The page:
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Cells ; 11(16)2022 Aug 18.
Article in English | MEDLINE | ID: covidwho-1997526


Although severe acute respiratory syndrome coronavirus 2 (SARS-CoV-2) predominantly infects the respiratory system, several investigations have shown the involvement of the central nervous system (CNS) along the course of the illness, with encephalitis being one of the symptoms. The objective of this systematic review was to evaluate the characteristics (clinical, neuro-radiological aspects, and laboratory features) and outcomes of encephalitis in COVID-19 patients. PubMed, Scopus, and Google Scholar databases were searched from 1 December 2019 until 21 July 2022 to identify case reports and case series published on COVID-19 associated with encephalitis. The quality of the included studies was assessed by the Joanna Briggs Institute critical appraisal checklists. This systematic review included 79 studies, including 91 COVID-19 patients (52.7% male) experiencing encephalitis, where 85.6% were adults (49.3 ± 20.2 years), and 14.4% were children (11.2 ± 7.6 years). RT-PCR was used to confirm 92.2% of the COVID-19 patients. Encephalitis-related symptoms were present in 78.0% of COVID-19 patients at the time of diagnosis. In these encephalitis patients, seizure (29.5%), confusion (23.2%), headache (20.5%), disorientation (15.2%), and altered mental status (11.6%) were the most frequently reported neurologic manifestations. Looking at the MRI, EEG, and CSF findings, 77.6%, 75.5%, and 64.1% of the patients represented abnormal results. SARS-CoV-2-associated or -mediated encephalitis were the most common type observed (59.3%), followed by autoimmune encephalitis (18.7%). Among the included patients, 66.7% were discharged (37.8% improved and 28.9% fully recovered), whereas 20.0% of the reported COVID-19-positive encephalitis patients died. Based on the quality assessment, 87.4% of the studies were of high quality. Although in COVID-19, encephalitis is not a typical phenomenon, SARS-CoV-2 seems like a neuropathogen affecting the brain even when there are no signs of respiratory illness, causing a high rate of disability and fatality.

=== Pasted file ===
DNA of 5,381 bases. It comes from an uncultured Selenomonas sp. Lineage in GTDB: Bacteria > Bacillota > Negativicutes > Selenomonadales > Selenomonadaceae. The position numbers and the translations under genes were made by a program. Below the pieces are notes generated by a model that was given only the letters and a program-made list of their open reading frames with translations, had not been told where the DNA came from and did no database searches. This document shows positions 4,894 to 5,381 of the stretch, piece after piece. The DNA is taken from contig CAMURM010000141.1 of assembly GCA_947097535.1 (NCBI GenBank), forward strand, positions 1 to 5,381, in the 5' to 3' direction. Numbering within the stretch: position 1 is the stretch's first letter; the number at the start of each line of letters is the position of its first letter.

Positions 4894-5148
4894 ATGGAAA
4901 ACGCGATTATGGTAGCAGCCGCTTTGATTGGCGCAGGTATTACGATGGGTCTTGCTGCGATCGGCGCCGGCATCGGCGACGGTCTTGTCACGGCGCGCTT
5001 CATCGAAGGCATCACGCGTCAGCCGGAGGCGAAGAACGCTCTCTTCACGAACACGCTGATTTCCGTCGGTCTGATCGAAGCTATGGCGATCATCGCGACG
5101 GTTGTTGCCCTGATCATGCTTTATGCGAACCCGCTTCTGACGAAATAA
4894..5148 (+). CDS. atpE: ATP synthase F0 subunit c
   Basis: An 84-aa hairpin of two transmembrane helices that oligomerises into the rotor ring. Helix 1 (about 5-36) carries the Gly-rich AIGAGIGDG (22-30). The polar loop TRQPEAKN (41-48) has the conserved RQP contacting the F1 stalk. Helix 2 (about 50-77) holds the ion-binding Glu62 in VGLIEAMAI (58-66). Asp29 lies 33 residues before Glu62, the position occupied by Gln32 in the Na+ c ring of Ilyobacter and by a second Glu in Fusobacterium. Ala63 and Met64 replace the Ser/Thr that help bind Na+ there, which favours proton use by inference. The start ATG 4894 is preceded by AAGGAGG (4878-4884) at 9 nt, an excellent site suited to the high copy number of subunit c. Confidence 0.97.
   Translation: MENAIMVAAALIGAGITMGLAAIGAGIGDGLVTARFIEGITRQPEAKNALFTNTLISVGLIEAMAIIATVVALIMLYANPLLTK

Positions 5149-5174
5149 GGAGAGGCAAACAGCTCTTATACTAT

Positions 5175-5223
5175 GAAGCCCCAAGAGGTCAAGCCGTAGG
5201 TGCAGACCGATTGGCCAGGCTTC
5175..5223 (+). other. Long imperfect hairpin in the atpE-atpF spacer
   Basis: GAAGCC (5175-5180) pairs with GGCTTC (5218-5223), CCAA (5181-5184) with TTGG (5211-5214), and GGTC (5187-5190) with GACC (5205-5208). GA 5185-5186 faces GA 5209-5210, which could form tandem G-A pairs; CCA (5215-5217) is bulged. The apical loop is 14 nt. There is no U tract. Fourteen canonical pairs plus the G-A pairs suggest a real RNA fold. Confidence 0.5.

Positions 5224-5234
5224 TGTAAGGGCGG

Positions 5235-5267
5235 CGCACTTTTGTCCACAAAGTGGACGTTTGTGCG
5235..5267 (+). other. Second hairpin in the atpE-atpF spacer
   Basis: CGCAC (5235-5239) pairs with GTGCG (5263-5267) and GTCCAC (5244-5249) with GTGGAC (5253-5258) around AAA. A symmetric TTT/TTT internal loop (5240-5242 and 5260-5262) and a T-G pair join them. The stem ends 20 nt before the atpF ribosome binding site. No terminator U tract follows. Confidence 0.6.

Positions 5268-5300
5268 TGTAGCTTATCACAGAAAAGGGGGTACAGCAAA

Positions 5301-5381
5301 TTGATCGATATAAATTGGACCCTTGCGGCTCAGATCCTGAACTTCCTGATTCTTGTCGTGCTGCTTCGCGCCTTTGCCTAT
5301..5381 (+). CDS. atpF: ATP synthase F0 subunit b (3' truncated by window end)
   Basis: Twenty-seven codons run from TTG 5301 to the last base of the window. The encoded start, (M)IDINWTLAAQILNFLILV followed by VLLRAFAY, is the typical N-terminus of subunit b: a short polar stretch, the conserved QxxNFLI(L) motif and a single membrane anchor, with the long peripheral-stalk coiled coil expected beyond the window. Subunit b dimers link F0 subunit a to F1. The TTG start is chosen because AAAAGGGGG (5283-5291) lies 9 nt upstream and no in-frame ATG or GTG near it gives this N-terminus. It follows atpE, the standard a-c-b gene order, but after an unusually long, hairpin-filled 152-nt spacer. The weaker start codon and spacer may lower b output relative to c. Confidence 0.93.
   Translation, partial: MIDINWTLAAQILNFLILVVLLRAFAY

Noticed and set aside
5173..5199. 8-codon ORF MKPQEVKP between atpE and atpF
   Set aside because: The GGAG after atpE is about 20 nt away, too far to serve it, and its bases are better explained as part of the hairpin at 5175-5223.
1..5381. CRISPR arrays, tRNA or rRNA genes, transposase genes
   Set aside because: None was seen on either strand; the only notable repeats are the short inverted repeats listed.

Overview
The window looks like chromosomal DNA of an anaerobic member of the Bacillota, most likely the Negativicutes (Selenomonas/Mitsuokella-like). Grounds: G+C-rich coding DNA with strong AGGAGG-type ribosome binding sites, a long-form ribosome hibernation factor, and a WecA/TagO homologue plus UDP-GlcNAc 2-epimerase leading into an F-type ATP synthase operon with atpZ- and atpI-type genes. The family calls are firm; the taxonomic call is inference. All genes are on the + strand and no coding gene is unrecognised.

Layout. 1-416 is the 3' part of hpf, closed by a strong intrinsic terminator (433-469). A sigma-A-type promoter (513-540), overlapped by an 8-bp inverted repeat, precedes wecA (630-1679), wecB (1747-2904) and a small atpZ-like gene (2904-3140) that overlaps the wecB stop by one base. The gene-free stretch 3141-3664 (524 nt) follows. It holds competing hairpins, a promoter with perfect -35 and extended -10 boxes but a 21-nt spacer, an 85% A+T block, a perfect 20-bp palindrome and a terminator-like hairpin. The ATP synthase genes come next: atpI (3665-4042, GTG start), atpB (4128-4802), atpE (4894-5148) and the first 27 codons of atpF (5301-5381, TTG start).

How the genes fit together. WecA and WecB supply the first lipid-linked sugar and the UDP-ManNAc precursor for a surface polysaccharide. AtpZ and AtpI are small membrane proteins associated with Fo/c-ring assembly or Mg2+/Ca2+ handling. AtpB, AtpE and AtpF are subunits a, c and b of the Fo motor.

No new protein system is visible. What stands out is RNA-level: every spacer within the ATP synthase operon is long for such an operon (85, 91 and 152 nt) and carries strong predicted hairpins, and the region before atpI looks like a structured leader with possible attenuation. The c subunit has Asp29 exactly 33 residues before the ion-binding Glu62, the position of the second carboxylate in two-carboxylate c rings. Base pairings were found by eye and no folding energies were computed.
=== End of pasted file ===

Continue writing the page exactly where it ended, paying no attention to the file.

COVID-19 , Encephalitis , Mental Disorders , Adult , Brain/diagnostic imaging , Child , Encephalitis/complications , Female , Humans , Male , SARS-CoV-2
Neuroimage ; 256: 119190, 2022 08 01.
Article in English | MEDLINE | ID: covidwho-1829283


This paper extends frequency domain quantitative electroencephalography (qEEG) methods pursuing higher sensitivity to detect Brain Developmental Disorders. Prior qEEG work lacked integration of cross-spectral information omitting important functional connectivity descriptors. Lack of geographical diversity precluded accounting for site-specific variance, increasing qEEG nuisance variance. We ameliorate these weaknesses. (i) Create lifespan Riemannian multinational qEEG norms for cross-spectral tensors. These norms result from the HarMNqEEG project fostered by the Global Brain Consortium. We calculate the norms with data from 9 countries, 12 devices, and 14 studies, including 1564 subjects. Instead of raw data, only anonymized metadata and EEG cross-spectral tensors were shared. After visual and automatic quality control, developmental equations for the mean and standard deviation of qEEG traditional and Riemannian DPs were calculated using additive mixed-effects models. We demonstrate qEEG "batch effects" and provide methods to calculate harmonized z-scores. (ii) We also show that harmonized Riemannian norms produce z-scores with increased diagnostic accuracy predicting brain dysfunction produced by malnutrition in the first year of life and detecting COVID induced brain dysfunction. (iii) We offer open code and data to calculate different individual z-scores from the HarMNqEEG dataset. These results contribute to developing bias-free, low-cost neuroimaging technologies applicable in various health settings.

Brain Diseases , COVID-19 , Brain/diagnostic imaging , Brain Mapping , Electroencephalography/methods , Humans